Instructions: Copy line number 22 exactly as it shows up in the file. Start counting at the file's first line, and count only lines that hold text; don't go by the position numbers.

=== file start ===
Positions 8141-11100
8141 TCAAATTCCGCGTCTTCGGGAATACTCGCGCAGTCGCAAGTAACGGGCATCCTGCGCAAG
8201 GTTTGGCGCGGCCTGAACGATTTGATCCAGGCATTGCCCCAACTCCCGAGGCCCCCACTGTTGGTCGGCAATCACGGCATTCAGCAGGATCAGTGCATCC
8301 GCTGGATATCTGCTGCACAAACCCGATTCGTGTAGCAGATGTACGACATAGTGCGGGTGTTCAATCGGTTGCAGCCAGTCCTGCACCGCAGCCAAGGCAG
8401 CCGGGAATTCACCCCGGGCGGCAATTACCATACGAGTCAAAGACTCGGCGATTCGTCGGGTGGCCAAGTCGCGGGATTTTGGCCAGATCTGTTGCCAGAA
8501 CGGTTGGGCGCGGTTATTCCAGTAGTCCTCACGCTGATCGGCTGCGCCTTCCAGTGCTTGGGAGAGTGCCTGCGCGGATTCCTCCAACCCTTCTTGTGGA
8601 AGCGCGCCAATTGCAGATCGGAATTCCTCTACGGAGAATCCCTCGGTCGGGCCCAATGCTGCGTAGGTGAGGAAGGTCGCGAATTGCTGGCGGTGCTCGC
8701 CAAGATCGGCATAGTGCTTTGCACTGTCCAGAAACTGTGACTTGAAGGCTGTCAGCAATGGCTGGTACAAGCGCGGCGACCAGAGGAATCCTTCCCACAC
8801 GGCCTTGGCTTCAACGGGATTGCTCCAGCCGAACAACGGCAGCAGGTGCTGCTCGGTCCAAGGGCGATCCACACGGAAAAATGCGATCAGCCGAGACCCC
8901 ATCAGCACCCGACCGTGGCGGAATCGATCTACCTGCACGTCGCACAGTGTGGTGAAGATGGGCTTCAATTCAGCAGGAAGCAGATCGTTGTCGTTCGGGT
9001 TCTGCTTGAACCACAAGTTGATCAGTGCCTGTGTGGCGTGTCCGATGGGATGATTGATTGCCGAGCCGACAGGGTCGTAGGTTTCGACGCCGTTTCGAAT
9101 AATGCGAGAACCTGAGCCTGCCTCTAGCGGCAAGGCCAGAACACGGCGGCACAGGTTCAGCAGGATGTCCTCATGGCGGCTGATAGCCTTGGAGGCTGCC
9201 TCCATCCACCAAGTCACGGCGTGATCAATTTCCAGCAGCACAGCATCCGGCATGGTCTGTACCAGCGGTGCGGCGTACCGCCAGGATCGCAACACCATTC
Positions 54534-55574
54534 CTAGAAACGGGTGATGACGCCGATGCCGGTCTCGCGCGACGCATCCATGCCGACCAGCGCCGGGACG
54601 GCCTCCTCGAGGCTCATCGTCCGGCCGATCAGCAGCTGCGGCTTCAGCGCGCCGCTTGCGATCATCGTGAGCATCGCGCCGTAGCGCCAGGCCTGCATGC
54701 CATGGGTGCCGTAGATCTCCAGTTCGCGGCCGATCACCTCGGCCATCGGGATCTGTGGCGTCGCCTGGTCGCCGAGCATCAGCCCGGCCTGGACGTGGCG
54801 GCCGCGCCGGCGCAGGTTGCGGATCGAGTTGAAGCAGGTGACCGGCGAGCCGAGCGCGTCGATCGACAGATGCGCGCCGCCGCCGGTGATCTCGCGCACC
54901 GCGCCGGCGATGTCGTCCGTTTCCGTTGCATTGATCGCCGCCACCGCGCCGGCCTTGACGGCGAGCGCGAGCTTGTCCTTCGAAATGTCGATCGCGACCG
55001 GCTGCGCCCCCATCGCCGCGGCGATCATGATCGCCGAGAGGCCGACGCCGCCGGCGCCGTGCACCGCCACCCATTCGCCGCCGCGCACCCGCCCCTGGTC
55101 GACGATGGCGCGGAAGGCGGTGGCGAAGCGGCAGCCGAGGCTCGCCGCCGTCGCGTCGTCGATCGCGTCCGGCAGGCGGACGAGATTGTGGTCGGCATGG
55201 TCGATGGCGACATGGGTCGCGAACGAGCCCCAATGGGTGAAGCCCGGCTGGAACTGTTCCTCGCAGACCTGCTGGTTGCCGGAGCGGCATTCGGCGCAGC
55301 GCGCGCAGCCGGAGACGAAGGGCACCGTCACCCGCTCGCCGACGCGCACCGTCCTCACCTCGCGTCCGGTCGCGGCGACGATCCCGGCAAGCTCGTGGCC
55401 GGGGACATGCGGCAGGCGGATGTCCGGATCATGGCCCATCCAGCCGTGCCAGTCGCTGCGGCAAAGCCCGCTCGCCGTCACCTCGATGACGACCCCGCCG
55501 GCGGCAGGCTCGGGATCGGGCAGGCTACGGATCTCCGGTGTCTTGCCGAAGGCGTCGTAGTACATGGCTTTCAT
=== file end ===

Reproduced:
55201 TCGATGGCGACATGGGTCGCGAACGAGCCCCAATGGGTGAAGCCCGGCTGGAACTGTTCCTCGCAGACCTGCTGGTTGCCGGAGCGGCATTCGGCGCAGC